When President Barack Obama and the Democrats take the stage in Charlotte tonight, they’ll have an opportunity to show that the only thing the Republicans “built” in Tampa was a weak procession of resentful also-rans, offering falsehoods and vague assurances against a background of family album anecdotes. Oh, and Clint Eastwood talking to a chair, because that’s what will bring job growth.

Vice presidential candidate Paul Ryan’s acceptance speech has already been pegged by numerous sources, from the major news networks to the New York Times and even the blogosphere, as conflicting with what is generally referred to as “reality.” From the specious claims about Obama “doing absolutely nothing” with the report of the Simpson-Bowles deficit commission (Ryan opposed several of the commission’s recommendations), to blaming the president for the downgrade of America’s credit rating (the downgrade was the result of Ryan and House Republicans blocking a decision from being made because of a protracted battle for spending cuts). There’s also that faithful, out-of-context chestnut that was unofficially incorporated into the theme of the convention itself, and has become the GOP’s main arrow in its quiver against the president: “You didn’t build that.”

Here’s the actual quote in its entirety:



“If you were successful, somebody along the line gave you some help. There was a great teacher somewhere in your life. Somebody helped to create this unbelievable American system that we have that allowed you to thrive. Somebody invested in roads and bridges. If you’ve got a business — you didn’t build that.

Somebody else made that happen. The Internet didn’t get invented on its own. Government research created the Internet so that all the companies could make money off the Internet.”

Even an observer with only the most tenuous grasp of political savvy can see that line was not meant as an insult to business owners, but as a commentary on the way Americans are intrinsically connected, as much through infrastructure as through good, old-fashioned idealism.

But the GOP, including Ryan and presidential candidate Mitt Romney, can’t allow that kind of commonsense thinking, because the only other options would be to run on the party’s accomplishments since the 2010 midterm elections during which they recaptured the House of Representatives and expanded their minority in the Senate. Just a few of which include … never mind, there aren’t any.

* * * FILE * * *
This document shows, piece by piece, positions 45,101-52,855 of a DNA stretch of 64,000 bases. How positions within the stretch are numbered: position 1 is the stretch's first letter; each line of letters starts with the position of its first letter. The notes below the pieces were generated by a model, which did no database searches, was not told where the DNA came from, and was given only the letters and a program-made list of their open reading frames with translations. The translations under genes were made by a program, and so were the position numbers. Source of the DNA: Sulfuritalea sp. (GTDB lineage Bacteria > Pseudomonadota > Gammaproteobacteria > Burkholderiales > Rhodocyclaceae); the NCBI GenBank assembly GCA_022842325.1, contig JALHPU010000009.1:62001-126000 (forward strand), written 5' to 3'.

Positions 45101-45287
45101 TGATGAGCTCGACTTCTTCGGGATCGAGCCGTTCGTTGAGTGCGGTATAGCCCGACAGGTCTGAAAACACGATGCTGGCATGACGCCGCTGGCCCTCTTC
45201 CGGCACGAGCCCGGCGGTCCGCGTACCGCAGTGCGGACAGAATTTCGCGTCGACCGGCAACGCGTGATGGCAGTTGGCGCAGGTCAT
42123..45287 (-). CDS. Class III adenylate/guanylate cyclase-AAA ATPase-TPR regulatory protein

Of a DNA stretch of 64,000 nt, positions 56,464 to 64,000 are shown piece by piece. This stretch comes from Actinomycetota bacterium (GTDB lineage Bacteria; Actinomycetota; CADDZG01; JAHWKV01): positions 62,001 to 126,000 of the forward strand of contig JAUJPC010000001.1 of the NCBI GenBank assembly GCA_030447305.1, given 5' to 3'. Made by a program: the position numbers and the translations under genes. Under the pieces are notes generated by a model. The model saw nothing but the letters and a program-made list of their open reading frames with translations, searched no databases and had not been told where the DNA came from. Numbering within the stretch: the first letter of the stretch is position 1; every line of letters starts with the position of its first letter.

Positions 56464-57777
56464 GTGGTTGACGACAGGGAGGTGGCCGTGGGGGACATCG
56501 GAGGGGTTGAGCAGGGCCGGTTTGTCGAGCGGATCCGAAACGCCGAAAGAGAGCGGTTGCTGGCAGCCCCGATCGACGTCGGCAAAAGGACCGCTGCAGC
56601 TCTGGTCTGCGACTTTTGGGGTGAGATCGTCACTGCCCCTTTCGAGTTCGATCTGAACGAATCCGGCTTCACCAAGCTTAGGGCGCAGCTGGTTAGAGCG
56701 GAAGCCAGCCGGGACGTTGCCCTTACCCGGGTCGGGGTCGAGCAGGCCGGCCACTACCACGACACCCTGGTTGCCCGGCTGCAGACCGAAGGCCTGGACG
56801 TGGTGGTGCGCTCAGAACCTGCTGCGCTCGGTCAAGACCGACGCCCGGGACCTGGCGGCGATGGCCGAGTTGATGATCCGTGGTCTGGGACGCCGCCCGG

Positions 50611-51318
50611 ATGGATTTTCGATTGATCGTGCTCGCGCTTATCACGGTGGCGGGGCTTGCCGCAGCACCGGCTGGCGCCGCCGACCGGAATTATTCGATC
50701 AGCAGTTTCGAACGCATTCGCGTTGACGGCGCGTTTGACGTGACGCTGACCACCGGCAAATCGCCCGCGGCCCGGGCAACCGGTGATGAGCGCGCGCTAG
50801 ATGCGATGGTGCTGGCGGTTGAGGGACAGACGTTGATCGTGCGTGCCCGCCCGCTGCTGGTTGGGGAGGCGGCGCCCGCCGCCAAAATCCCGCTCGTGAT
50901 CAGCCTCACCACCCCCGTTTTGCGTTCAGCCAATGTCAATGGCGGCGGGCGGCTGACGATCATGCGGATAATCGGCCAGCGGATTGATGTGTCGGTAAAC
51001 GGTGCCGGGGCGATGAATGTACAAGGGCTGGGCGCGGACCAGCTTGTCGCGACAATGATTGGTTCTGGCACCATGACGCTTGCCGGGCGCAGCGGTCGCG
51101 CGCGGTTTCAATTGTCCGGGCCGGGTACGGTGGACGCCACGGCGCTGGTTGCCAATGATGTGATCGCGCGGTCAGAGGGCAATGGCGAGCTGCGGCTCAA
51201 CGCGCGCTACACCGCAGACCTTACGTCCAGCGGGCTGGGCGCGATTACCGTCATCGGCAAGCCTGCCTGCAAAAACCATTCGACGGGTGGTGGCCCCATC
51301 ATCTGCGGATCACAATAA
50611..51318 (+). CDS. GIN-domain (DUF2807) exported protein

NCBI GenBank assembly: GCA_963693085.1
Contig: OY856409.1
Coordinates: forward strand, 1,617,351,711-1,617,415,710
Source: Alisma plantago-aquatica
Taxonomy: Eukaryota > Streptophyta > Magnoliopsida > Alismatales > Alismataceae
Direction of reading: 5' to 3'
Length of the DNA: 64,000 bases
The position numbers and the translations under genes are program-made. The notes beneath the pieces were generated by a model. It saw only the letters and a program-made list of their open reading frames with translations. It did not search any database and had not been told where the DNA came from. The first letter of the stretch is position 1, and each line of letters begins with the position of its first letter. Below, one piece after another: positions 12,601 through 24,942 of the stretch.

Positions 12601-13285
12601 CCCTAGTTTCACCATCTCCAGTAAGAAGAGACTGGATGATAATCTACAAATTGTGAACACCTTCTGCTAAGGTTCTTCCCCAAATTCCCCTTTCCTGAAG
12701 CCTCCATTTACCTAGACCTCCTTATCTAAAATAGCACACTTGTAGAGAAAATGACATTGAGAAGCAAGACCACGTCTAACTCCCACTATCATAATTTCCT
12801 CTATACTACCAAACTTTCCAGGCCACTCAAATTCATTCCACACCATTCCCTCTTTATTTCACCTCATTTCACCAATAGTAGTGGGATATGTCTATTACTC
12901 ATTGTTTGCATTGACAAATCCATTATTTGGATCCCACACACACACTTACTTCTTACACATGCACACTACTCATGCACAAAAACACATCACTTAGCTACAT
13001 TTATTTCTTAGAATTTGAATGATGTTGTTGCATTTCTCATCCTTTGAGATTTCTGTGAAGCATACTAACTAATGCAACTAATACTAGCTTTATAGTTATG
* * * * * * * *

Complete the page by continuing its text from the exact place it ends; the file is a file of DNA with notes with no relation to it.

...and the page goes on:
The ugly truth of the past four years is not that “hope” and “change” haven’t transpired because of the insidious policies of Darth Obama, but because Republicans have done everything in their power to discredit a president who ran on a platform of reuniting the country after the most divisive presidential term in recent memory, simply by holding their hands up and saying “nah-uh, Mr. President.”

Or, to put it in terms more relatable to that all-important youth demographic: the GOP has done more blocking than a jilted ex on Facebook.

Senate minority leader Mitch McConnell (R-Ky.) said in 2010 that “our top political priority over the next two years should be to make Barack Obama a one-term president.”

After the election, according to Time magazine’s senior national correspondent, Sen. George Voinovich (R-Ohio) summed the strategy up thus: “If Obama was for it, we had to be against it.”

Even Standard & Poor’s commented on the forced stalemate when it lowered America’s credit rating, writing “the political brinksmanship of recent months highlights what we see as America’s governance and policymaking becoming less stable, less effective, and less predictable than what we previously believed. The statutory debt ceiling and the threat of default have become political bargaining chips in the debate over fiscal policy.”

And while Republicans were quick to criticize the president’s night out with the first lady in 2009, during which he traveled to New York on the eve of General Motors filing for bankruptcy, Romney later voted against the bailout for the auto industry.

And the General Motors plant that closed in Janesville on Obama’s watch? The decision to close the plant was made several months after Obama’s 2008 speech that Ryan alluded to.

Which brings us to the elephant in the room: jobs.

Romney is correct when he says what this country needs is “jobs, lots of jobs.”

So it is a mystery as to why Republicans voted in 2011 against a $447 billion jobs package that, according to the New York Times, would have included tax cuts, including payroll taxes, totaling $250 billion, $60 billion to extended unemployment benefits and $140 billion to benefit education, transportation projects and public workers.

They brought the hammer down again just two months ago, when they blocked the Bring Jobs Home Act, which would have provided a 20 percent tax break for the costs of moving jobs back to the U.S., and would deny expense deductions to companies associated with the cost of outsourcing.

Romney and Ryan have been billed as “America’s Comeback Team” by those to the right of the aisle. “America needs a turnaround,” Ryan said.

What America needs is to keep moving forward with legislators who truly care about the state of the country, as opposed to legislators who only want to score political points, who still have not, despite having control of the House, passed any significant, productive legislation.

Perhaps Obama was right when he said one of his weaknesses was that he didn’t communicate well enough. Charlotte is a good opportunity to change that, and to come to terms with the fact that all the “communicating” in the world can’t sway the party of “no.” The time has come to take the gloves off, Mr. President, and tell the Republicans to “get off my lawn,” to borrow a page from the now-sainted Mr. Eastwood.